After around nine months of service for the students and faculty of Sonoma State University, Judy K. Sakaki officially became the school’s president at an Investiture Ceremony on April 20 at Weill Hall.
A variety of guests, including the California State University Board of Trustees and Congressman Mike Thompson, were present to honor Sakaki’s achievements in the fields of education and student affairs, along with her latest work at Sonoma State. After a series of musical performances and speeches, Sakaki was sworn in as president by CSU Chancellor Timothy White.
White likened a president’s first year in office to a “tryout,” one he said Sakaki excelled at.
“Judy has made herself present and accessible to the community, to alumni, to students, to faculty and to staff,” White said. “Her story is today being woven into this great tapestry, this university.”
After accepting the position as president, Sakaki told stories of the people and places who helped her become the person she is. According to Sakaki, her journey began “in small villages in Japan, amongst rice fields and vast farmland,” from where her grandparents immigrated to the United States.
“Because of immigration and the hopes and dreams of my grandparents, I am,” Sakaki said.
Sakaki also attributed her success to her parents, husband, students, extended family, two sons and growing up in a diverse Oakland community. She also thanked the Cal State faculty she met as a first-generation college student, making special mention of the late, former Cal State East Bay president Norma Rees, whom she described as one of her mentors.
“Without her special interest, I might not be standing in front of you today as the president of Sonoma State,” Sakaki said. “One person can make such a difference in one’s development, education and our careers.”
Ohio State University President Michael Drake served as the event’s keynote speaker. He spoke before White conferred the presidency to Sakaki, and said affordability, access and excellence are essential for higher education.
“There’s a direct correlation between what we do in higher education and the quality of people’s lives,” Drake said.
Drake previously served as UC Irvine’s chancellor and met Sakaki through the UC system.
He said he considers Sakaki a “friend who was trusting and supportive and always there.”
“Judy’s unique perspective and values merged with mine and helped me to do a better job as chancellor,” Drake said.
The morning of the Investiture, a mini-conference in the Student Center offered multiple presentations, panels and further representation of on-campus and local organizations from 9 a.m. to noon.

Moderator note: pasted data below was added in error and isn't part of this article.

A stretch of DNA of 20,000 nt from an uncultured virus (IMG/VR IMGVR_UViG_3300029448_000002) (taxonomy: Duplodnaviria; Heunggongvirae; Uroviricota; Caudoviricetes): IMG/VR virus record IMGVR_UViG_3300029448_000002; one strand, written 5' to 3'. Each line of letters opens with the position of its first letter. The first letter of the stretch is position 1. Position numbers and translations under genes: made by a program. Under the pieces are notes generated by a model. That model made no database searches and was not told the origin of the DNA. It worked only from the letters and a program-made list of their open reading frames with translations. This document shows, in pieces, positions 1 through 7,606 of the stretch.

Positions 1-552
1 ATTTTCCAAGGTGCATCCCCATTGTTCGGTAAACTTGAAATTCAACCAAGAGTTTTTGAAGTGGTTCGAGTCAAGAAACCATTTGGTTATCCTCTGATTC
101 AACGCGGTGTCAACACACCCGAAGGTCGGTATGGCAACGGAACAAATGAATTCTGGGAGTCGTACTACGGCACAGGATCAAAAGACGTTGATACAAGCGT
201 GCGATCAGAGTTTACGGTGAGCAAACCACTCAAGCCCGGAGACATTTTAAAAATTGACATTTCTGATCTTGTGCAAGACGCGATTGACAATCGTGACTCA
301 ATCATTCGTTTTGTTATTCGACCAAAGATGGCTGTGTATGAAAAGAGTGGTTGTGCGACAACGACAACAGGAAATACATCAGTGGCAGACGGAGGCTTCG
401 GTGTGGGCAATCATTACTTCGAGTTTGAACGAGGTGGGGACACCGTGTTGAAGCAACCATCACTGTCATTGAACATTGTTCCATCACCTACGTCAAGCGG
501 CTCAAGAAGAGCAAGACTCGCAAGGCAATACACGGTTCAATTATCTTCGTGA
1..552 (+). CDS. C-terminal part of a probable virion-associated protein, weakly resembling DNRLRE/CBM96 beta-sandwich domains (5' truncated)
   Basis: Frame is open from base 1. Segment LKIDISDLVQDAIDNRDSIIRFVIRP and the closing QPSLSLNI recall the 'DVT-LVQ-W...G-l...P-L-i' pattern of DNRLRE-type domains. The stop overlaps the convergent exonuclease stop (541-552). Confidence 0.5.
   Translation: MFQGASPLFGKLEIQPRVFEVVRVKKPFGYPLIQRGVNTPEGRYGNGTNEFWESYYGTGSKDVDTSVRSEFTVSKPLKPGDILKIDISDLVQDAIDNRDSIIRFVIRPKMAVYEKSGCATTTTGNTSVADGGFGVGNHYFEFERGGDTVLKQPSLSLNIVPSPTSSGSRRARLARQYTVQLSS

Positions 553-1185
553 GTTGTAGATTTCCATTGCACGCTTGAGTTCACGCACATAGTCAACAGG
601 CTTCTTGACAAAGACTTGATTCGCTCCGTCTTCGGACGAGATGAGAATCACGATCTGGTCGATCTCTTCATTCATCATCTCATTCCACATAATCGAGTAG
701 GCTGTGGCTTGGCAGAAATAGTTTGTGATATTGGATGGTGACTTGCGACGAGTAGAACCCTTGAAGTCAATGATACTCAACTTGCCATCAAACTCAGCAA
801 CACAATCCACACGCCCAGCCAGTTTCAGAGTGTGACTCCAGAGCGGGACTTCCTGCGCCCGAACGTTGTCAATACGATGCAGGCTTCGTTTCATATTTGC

Faculty Chair Ben Ford, who was a member of the Investiture Planning Committee, said they designed the Mini-Conference’s scheduled programming to stress four themes for Sonoma State: diversity, globalization, sustainability and community engagement.
“The president, I think, is trying to raise their… prominence on campus by highlighting them for the investiture day,” Ford said.
Sakaki said in her speech that Sonoma State benefits from community members who help fund scholarships and programs. She cited Sonoma State’s engagement with K – 12 programs and community colleges, along with its recently acquired federal status as a Hispanic Serving Institute, that help to give the university its identity.
“At Sonoma State, we are because we are a diverse and caring community of people and ideas,” Sakaki said. “We value inclusive excellence, globalization, sustainability, and appreciate just how interconnected and interdependent we really are.”
Sakaki’s confirmation as Sonoma State’s president follows years of service in student affairs, including leadership at Fresno State, UC Davis, and the University of California Office of the President.
In March, she received the Pillars of the Profession award from Student Affairs Professionals in Higher Education.
The organization reserves this award for “individuals of sustained professional distinction in the higher education field,” according to its website.
Michael Young, interim vice president for student affairs, said Sakaki’s award is well deserved. Before working under her at Sonoma State, Young was vice-chancellor at UC Santa Barbara when Sakaki was vice president of student affairs for the UC system. He had previously known her since she was the vice-chancellor at UC Davis.
“At each of those levels [with Sakaki], there has been a consistent concern, dedication, focused effort and support of what was in the best interests of students,” Young said. “One of the reasons I came out of retirement is that she’s the real deal.”
Interim provost and vice president for academic affairs Jeri Echeverria, who also served as chair for the Investiture Planning Committee, said the award is indicative of Sakaki’s qualifications for the presidency.
“Clearly she wouldn’t have been considered for the presidency unless she’d been a very effective administrator in her own area,” Echeverria said.
Echeverria praised Sakaki’s “stand for diversity” and said she had an “enormously successful first nine months” as Sonoma State’s president.
“I think she’s on trajectory to being one of the great CSU presidents,” Echeverria said. “I see a bright future for Sonoma State with her at the helm.”
Sakaki closed out her speech by stressing the importance of campus and community members working together to engage in the “dance of change” at Sonoma State.
“I am so honored to lead Sonoma State,” Sakaki said. “I am so excited about dancing with all of you… thank you so very much.”